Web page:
Value Pricing

Value pricing means charging a lower price for a higher quality offering. It doesn’t mean simply reducing profit margins and charging less. It means structuring the company’s operations to become a low-cost producer without sacrificing quality, enabling the company to reduce prices significantly and attract more value-conscious customers.

An important type of value pricing called “everyday low pricing” occurs at the retail level. This contrasts having temporary discounts on a regular basis after which the price is raised again. Walmart is an example of a company that deploys this pricing strategy successfully.

Perceived-Value Pricing

Instead of using costs to set price, consumer’s perception of the product’s value is used. Market research is required to determine customer perception. If your product is more durable, reliable, or you offer better service and you can communicate this to the market, a higher price may be charged successfully. Basing price on the consumer’s perceived value is a more sophisticated pricing technique that can lead to better performance.

Cost analysis is still important to determine whether what you can charge for the product will cover costs, however costs are not the driving force for price with this pricing technique.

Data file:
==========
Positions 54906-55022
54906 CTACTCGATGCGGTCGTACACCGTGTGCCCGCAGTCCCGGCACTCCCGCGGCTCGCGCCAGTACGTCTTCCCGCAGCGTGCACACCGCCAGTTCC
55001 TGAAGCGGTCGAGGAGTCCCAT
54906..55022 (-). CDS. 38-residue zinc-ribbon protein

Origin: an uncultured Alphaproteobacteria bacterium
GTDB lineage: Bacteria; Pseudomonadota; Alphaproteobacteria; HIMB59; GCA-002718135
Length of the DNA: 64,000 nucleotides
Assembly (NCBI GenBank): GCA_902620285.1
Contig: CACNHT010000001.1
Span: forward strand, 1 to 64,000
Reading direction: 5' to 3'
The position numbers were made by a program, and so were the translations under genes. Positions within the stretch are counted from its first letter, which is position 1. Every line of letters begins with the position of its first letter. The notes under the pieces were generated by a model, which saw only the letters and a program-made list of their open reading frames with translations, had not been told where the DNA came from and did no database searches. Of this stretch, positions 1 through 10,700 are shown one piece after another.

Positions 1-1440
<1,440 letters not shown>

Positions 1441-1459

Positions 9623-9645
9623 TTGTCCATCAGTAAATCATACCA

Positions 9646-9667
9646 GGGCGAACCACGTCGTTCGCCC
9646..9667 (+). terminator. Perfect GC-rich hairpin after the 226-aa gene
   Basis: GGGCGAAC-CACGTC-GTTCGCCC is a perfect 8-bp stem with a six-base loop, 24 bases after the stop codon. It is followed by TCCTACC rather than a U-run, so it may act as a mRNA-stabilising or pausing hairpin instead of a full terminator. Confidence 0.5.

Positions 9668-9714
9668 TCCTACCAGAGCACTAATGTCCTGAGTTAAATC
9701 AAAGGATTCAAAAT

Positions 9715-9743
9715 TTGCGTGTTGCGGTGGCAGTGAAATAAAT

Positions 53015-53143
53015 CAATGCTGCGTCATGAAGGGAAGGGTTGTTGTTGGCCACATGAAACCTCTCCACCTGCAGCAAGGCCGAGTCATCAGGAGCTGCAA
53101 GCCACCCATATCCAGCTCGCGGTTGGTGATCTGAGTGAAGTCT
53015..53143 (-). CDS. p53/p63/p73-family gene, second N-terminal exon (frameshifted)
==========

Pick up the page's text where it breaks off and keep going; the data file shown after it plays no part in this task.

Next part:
Going-Rate Pricing

Going-rate pricing means basing prices mainly on those of the competition. It’s a popular pricing method especially when costs are hard to measure an the response of competition is unpredictable. Smaller firms will often change their pricing to match or be slightly less than the market leaders. For example, smaller gasoline retailers often set prices based on those of the major oil companies.

The above pricing methods are useful for narrowing down the final price range. There are other factors to consider, including consumer psychology, advertising and quality.

Consumer Psychology & Pricing

Consumers often use price as an indicator of product quality. This is especially true if other information about the quality of the product is not available. When alternative information about the true quality of a product is available, price becomes less important as an indicator of quality.

As mentioned earlier, demand for some types of “high-status” products such as perfume can actually increase with price.

Many believe that using a price that ends with an odd number such as $39.99 conveys the notion of a bargain or that the consumer sees the product in the $30 dollar range rather than the $40 range. However, if the goal is to convey a “high-price image” rather than a “low-price image”, it’s better to avoid using odd-ending numbers.

The Influence of Advertising and Quality

A study by Reibstein and Farris examined the relationship between price, quality, and advertising. They found that:

  • Brands with average relative quality but high relative advertising budgets were able to charge higher prices. Perhaps unsurprisingly, consumers seem to be willing to pay more for known products compared to unknown products
  • Brands with the lowest quality and lowest advertising expenditures charged the lowest prices. The inverse was also true – brands with the highest quality and the most advertising expenditures obtained the highest price
  • This positive relationship between high prices and high advertising expenditures were the strongest for products from market leaders that were late in their life cycle